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'It grew and grew and grew'

LO Festival of the Arts to celebrate golden anniversary this weekend


by: REVIEW FILE PHOTO - The Lake Oswego Review enthusiastically covered the very first Lake Oswego arts festival in 1963. Here, three Lake Oswego women show art that was displayed that first year. From left are Mrs. Davis Jackson, Mrs. Frank Mangelsdorf and Mrs. Hull Dolson.The Lake Oswego Festival of the Arts is always special, but this year it will be more special than ever.

That is because the festival will observe its 50th anniversary. It was the little event that became big and kept getting bigger.

“It grew and grew and grew,” said Dee Denton, now a Lake Oswego legend but just the bubbly manager of the Lake Oswego Chamber of Commerce back in 1963. Denton knew a good idea when she heard one, and that is how one of Lake Oswego’s greatest events started.

“Two very well-known ladies (Mary Goodall and Marian Munger) walked into my office,” Denton said. “They wanted an art community and talked about putting up art in all the places of business.”

Denton brought the idea to the chamber board of directors, and “it was so well-received.” The result was the Arts and Flowers Festival, and it struck a chord from the start, even though its form was quite different in its first year. Art was placed all over the city, even in barber shops, and the big open show was held in an old telephone warehouse. It was something of a marathon event since it was held over two weeks.

The headlines of the Lake Oswego Review on May 9, 1963, promised that the event should appeal to everyone who had a garden. The public wasn’t afraid to get corny to promote the festival. One priceless photo shows members of the board wearing strange gear like slick raincoats, derbies and dresses from the Victorian era when everyone was quite modest. One lady played a guitar, another played a banjo and one Lake Oswego matron, dressed in a gown from the 1890s, smiled through an empty picture frame.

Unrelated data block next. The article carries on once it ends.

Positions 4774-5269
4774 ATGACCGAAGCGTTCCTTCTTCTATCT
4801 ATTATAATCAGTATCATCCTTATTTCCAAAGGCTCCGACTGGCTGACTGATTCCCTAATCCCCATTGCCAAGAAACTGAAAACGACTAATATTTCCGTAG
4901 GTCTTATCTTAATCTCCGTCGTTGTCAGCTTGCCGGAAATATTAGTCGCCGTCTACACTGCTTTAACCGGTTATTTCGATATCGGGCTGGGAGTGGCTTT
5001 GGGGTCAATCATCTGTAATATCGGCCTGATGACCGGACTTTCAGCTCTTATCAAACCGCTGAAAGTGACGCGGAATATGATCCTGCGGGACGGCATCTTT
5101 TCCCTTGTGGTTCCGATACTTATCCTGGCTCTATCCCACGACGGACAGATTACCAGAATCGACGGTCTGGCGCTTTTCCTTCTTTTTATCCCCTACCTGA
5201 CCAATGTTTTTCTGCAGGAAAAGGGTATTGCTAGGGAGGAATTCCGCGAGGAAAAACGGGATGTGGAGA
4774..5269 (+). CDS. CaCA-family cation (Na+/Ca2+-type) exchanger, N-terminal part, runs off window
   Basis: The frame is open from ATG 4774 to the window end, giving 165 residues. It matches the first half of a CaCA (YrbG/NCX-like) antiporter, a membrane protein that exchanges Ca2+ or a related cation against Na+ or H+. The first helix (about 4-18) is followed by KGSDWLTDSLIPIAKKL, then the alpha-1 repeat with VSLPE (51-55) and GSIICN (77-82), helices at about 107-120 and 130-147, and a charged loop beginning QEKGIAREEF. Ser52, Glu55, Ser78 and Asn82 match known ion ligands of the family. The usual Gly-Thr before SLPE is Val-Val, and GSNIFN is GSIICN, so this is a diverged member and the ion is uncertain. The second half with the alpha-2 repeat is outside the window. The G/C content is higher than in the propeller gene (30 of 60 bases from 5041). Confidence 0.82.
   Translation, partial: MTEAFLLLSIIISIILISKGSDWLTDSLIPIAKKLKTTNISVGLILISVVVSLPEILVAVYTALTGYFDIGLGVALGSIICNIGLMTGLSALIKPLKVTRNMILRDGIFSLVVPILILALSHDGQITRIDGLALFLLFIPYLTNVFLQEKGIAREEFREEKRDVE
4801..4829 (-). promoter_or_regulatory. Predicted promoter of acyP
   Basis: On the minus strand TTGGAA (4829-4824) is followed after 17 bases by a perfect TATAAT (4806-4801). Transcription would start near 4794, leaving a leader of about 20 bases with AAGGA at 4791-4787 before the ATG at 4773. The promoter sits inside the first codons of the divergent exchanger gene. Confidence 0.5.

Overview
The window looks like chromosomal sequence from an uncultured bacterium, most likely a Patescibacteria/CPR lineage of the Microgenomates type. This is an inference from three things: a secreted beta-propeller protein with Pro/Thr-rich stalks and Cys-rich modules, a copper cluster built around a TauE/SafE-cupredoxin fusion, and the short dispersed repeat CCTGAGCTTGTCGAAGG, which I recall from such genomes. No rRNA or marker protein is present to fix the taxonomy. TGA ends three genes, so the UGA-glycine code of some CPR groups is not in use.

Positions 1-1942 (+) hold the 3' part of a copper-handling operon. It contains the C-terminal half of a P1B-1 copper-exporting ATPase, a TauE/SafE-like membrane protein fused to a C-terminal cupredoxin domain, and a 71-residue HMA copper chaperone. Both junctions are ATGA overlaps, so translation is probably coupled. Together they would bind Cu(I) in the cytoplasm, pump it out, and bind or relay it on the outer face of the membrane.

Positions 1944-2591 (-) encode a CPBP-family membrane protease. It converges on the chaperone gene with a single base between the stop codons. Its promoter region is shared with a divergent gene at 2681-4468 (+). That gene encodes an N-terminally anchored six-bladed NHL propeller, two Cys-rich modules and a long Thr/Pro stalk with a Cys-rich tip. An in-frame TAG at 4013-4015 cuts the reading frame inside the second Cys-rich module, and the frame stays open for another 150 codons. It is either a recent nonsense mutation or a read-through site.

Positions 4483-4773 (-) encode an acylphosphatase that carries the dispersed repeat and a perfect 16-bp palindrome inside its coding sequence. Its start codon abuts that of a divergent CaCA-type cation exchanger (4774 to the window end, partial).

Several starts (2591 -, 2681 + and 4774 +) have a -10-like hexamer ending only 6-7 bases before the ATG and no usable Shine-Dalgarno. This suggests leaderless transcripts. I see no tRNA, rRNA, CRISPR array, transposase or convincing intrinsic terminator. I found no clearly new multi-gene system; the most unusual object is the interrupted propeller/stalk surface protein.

Denton said, “Lake Oswego loved it. The response of the community showed that we needed this event. It was the one thing I could see that could pull all of us together for the same thing.”

“It was grown by the community,” said Joan Sappington of Lake Oswego. “It started very small. It has really grown as the city has grown and the passion has grown. The festival is a wonderful place to gather together. It has grown because we’ve had wonderfully energetic people.”

One of those wonderfully energetic people is Sappington. She is currently hard at work preparing the 2013 festival, something she has done for the past 40 years.

Sappington recalls that the first special exhibit was an especially important milestone for the festival in 1990. Lake Oswego had become a sister city with Mordialloc, a suburb of Melbourne in Australia. These friendly Aussies had a friendly proposal: Would Lake Oswego be interested in hosting Australia’s world-prestigious exhibit of aboriginal art? The answer was something along the lines of: “Jumping anaconda! Yes!”

The event has not been the same since.

“It was an enormous change for us and a huge success,” Sappington said. “It was the start of our featuring other art forms and new genres of enormous variety, like Mexican masks, colored pencils, art from New Guinea, miniatures, photography, stone carvings, even comics.”

Of the comics exhibit, Denton said, “We were packed! It was wonderful. We had authors, designers and artists from Los Angeles and back east come here.”

But flocks of folks even show up for special exhibitions of Japanese kimonos and calligraphy.

These astonishing exhibits live up to Sappington’s motto: “I want people to see the very best in the art world.”

As the festival evolved over five decades it earned a new name, a new location and a new time. Most notably, it attracted a new kind of art viewer. The LOFOA became the arts festival for people who didn’t like art. Or at least people who thought they didn’t like art.

“Some people shy away from galleries and museums,” Denton said. “But they come here and love the art.”

This exemplifies the top mission of the festival: to educate people about art.

“We’re all learning together,” Sappington said.

Denton credits the board of the Lake Oswego Chamber of Commerce as being the foundation of the festival’s success. From the day she walked in with the idea for the event, the chamber board has given its steadfast support to LOFOA.

“They could have told me ‘hey, forget it.’ But they didn’t,” Denton said. “The chamber board always has seen what this event does for our community.”

The 2013 Lake Oswego Festival of the Arts will be held Friday through Sunday at the Lakewood Center for the Arts, George Rogers Park and Marylhurst University. For more information, see the special section inside of last Thursday’s newspaper or go to lakewood-center.org.



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